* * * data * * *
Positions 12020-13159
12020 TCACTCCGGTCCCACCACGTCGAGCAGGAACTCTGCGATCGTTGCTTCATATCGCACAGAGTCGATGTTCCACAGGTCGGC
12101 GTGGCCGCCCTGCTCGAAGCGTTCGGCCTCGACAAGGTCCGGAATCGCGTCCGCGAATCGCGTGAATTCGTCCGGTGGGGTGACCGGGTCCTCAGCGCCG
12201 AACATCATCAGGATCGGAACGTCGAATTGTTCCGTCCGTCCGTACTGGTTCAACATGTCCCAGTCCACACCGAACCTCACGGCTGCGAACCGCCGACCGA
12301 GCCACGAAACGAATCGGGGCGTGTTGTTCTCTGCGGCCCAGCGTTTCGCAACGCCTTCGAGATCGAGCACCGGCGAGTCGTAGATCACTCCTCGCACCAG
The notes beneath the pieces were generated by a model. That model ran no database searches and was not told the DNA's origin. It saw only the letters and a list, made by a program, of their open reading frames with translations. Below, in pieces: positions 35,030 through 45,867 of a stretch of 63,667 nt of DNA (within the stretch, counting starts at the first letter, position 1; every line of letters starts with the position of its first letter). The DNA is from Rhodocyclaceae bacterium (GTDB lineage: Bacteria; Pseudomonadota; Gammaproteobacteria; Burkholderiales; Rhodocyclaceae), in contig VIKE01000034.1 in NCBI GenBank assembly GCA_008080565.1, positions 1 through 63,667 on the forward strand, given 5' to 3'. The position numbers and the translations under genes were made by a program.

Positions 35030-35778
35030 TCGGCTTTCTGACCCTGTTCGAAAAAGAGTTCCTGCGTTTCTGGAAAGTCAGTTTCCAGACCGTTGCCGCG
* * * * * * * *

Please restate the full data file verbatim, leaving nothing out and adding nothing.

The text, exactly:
Positions 12020-13159
12020 TCACTCCGGTCCCACCACGTCGAGCAGGAACTCTGCGATCGTTGCTTCATATCGCACAGAGTCGATGTTCCACAGGTCGGC
12101 GTGGCCGCCCTGCTCGAAGCGTTCGGCCTCGACAAGGTCCGGAATCGCGTCCGCGAATCGCGTGAATTCGTCCGGTGGGGTGACCGGGTCCTCAGCGCCG
12201 AACATCATCAGGATCGGAACGTCGAATTGTTCCGTCCGTCCGTACTGGTTCAACATGTCCCAGTCCACACCGAACCTCACGGCTGCGAACCGCCGACCGA
12301 GCCACGAAACGAATCGGGGCGTGTTGTTCTCTGCGGCCCAGCGTTTCGCAACGCCTTCGAGATCGAGCACCGGCGAGTCGTAGATCACTCCTCGCACCAG
The notes beneath the pieces were generated by a model. That model ran no database searches and was not told the DNA's origin. It saw only the letters and a list, made by a program, of their open reading frames with translations. Below, in pieces: positions 35,030 through 45,867 of a stretch of 63,667 nt of DNA (within the stretch, counting starts at the first letter, position 1; every line of letters starts with the position of its first letter). The DNA is from Rhodocyclaceae bacterium (GTDB lineage: Bacteria; Pseudomonadota; Gammaproteobacteria; Burkholderiales; Rhodocyclaceae), in contig VIKE01000034.1 in NCBI GenBank assembly GCA_008080565.1, positions 1 through 63,667 on the forward strand, given 5' to 3'. The position numbers and the translations under genes were made by a program.

Positions 35030-35778
35030 TCGGCTTTCTGACCCTGTTCGAAAAAGAGTTCCTGCGTTTCTGGAAAGTCAGTTTCCAGACCGTTGCCGCG